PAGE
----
Today we went for a morning bike ride because the sun was out after several days that were mainly rain.It was our teenage football playing visitor’s first serious bike ride and John went “easy” on him, only riding along the top of the ridge instead of down into the valley and up. But even so, there are some nasty hills for the uninitiated. So John felt good about being able to outclass the young’un.
At one of the hilltops where we stopped to catch our breath a woman drove by and started to chat with us. She pointed to a lovely house a bit down the hill and said we should go there to taste their wine. So we did. Not a tough sell!
It turns out that Cru Lamouroux actually owns the vines that are in front of our house at Clos Mirabel! The Cru Lamouroux winery is now into its 5th generation of being owned and farmed by the same family. They do not sell through any retail outlets; just directly from the farm.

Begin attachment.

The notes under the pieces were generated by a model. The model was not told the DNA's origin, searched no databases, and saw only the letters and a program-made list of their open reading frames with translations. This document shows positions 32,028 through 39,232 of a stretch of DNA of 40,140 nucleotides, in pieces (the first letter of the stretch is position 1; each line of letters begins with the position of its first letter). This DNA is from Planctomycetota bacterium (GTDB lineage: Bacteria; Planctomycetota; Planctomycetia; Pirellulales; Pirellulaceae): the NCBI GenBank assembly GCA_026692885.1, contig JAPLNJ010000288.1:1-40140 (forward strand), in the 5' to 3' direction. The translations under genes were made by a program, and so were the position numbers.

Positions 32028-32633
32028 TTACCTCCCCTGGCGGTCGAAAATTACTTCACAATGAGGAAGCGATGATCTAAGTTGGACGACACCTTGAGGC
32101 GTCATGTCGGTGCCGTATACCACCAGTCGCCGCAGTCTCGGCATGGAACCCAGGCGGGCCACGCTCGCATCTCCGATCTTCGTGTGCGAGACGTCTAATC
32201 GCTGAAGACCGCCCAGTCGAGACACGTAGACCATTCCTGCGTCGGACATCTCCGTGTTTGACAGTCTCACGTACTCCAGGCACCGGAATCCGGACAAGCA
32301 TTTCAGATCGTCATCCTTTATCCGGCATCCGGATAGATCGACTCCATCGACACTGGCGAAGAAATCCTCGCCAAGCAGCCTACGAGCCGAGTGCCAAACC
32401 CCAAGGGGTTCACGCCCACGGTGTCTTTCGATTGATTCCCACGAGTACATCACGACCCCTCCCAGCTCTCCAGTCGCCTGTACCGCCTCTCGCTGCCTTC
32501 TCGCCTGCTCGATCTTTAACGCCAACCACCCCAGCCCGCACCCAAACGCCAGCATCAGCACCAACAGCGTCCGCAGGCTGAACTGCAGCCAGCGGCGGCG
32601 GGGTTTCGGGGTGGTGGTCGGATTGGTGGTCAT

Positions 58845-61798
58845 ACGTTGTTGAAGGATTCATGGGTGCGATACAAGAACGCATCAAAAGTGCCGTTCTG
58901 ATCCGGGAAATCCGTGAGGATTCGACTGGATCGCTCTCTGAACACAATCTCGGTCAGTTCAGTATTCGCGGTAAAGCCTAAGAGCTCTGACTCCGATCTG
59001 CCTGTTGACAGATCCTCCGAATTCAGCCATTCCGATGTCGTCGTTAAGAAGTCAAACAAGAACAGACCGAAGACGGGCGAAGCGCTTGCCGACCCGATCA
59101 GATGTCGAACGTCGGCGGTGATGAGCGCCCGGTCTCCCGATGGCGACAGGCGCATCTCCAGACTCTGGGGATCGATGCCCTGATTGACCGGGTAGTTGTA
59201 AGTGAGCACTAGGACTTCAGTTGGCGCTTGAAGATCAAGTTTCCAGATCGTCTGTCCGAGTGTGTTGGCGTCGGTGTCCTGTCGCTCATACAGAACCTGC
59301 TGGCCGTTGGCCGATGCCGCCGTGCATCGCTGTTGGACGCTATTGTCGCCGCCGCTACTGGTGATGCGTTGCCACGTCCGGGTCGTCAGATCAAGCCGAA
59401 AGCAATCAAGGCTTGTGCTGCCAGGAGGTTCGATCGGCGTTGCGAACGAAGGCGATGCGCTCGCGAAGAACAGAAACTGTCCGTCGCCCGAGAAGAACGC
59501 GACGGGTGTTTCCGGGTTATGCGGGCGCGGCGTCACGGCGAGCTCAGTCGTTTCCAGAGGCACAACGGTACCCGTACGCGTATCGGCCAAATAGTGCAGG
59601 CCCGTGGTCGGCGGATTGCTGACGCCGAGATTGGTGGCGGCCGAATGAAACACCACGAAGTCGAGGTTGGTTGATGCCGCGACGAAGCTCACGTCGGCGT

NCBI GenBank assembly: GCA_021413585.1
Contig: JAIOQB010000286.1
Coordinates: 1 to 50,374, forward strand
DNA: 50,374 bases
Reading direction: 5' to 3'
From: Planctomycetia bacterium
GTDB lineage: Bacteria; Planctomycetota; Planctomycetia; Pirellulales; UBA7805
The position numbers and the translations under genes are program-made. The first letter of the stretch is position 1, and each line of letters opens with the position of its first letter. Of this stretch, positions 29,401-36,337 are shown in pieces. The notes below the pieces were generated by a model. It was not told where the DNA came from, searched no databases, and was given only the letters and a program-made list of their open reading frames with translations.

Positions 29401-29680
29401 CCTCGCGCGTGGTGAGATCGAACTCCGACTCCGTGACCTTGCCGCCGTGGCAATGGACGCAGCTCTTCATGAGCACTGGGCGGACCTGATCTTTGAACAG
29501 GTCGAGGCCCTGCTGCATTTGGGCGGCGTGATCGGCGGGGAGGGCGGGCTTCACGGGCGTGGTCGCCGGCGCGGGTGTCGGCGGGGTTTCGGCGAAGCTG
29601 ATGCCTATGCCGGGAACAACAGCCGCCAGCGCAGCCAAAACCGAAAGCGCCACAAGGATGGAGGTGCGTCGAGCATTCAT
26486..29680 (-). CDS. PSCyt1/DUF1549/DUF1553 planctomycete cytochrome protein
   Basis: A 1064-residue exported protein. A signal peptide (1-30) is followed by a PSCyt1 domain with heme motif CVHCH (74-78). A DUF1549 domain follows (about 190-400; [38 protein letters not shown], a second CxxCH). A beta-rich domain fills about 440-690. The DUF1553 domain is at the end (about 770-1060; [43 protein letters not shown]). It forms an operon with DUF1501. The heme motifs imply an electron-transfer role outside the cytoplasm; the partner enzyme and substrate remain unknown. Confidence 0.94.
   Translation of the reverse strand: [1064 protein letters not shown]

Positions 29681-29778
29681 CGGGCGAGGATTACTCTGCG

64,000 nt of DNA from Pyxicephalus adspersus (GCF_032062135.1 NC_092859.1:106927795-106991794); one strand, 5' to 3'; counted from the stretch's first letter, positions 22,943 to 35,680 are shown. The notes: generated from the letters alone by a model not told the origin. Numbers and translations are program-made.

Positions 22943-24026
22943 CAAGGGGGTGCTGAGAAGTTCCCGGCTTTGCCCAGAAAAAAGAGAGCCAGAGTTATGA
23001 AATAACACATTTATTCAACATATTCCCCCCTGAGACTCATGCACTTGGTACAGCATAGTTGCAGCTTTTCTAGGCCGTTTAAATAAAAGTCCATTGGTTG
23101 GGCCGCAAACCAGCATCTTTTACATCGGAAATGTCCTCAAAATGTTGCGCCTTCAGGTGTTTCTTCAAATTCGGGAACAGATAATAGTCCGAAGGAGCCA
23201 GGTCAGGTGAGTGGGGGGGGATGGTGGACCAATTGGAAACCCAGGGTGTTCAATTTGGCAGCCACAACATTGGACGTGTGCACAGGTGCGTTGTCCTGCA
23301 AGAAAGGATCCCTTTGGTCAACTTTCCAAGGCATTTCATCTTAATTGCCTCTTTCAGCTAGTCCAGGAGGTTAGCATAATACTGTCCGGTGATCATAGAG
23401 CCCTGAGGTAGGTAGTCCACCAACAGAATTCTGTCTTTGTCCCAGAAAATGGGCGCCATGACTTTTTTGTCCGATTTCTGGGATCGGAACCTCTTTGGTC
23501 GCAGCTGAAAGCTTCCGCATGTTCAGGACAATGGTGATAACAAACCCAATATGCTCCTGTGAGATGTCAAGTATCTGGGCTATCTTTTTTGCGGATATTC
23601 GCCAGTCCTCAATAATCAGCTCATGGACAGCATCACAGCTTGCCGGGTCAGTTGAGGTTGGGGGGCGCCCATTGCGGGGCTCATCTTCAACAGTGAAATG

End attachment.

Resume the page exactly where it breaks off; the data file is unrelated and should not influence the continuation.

“The triumph,” says M. Ziemek, whose wife is from the original family, “is not when people buy at a tasting. It is when they come back to buy more!” He will certainly triumph with us then, as we enjoyed all four of the wines we sampled.
We also enjoyed the wide-ranging conversation, covering topics such as the relative importance of the quality of the grapes versus the skill of the winemaker (he thinks the former is the more important, though obviously both are essential), his irritation with Brits who don’t even try to speak French, and the poor quality of second language instruction in both French and Canadian schools.
Another topic was the aging of wines. One of the ones we had today can easily be drunk 50 years from now, he says. The oldest bottle he’s tasted from the family cellars was a 1947. The oldest one they still have is 1918. By this point, although he’s confident it would taste fantastic, nobody is about to open it. Instead it will continue to be passed down from generation to generation.